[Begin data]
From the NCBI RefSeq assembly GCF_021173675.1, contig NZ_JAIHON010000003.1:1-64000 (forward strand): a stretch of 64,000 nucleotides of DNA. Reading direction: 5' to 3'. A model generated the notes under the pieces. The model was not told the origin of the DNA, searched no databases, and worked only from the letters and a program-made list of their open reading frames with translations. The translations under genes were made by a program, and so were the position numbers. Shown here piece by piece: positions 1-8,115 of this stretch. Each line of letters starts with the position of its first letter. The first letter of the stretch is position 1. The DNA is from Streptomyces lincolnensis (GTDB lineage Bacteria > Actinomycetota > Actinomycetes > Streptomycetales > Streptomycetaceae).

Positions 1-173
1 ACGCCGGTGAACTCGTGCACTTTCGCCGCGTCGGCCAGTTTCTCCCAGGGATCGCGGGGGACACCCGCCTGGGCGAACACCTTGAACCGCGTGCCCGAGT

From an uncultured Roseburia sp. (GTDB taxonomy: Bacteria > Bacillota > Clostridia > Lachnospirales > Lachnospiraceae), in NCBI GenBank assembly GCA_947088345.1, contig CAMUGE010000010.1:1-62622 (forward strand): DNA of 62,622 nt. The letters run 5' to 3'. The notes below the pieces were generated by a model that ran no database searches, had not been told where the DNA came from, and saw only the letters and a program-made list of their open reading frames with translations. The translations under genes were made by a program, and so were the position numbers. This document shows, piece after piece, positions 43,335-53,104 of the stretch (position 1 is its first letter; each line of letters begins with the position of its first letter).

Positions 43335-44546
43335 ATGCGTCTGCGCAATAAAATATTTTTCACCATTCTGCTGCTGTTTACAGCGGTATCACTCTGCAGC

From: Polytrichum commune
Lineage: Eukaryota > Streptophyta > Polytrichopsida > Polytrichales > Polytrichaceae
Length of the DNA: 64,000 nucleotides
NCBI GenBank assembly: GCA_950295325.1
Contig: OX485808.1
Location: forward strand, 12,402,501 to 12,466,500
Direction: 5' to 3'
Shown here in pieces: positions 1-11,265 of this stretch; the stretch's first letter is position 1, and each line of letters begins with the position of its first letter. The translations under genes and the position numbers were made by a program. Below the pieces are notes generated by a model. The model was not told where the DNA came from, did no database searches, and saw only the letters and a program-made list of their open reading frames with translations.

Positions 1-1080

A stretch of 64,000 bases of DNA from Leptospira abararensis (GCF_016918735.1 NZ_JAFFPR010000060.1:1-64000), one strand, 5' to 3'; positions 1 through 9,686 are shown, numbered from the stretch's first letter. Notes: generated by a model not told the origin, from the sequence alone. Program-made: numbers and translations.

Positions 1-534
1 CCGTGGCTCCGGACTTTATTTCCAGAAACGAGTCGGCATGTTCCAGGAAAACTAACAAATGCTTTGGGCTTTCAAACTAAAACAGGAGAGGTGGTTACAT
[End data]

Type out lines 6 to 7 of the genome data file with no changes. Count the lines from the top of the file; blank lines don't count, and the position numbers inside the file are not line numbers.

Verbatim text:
43335 ATGCGTCTGCGCAATAAAATATTTTTCACCATTCTGCTGCTGTTTACAGCGGTATCACTCTGCAGC

From: Polytrichum commune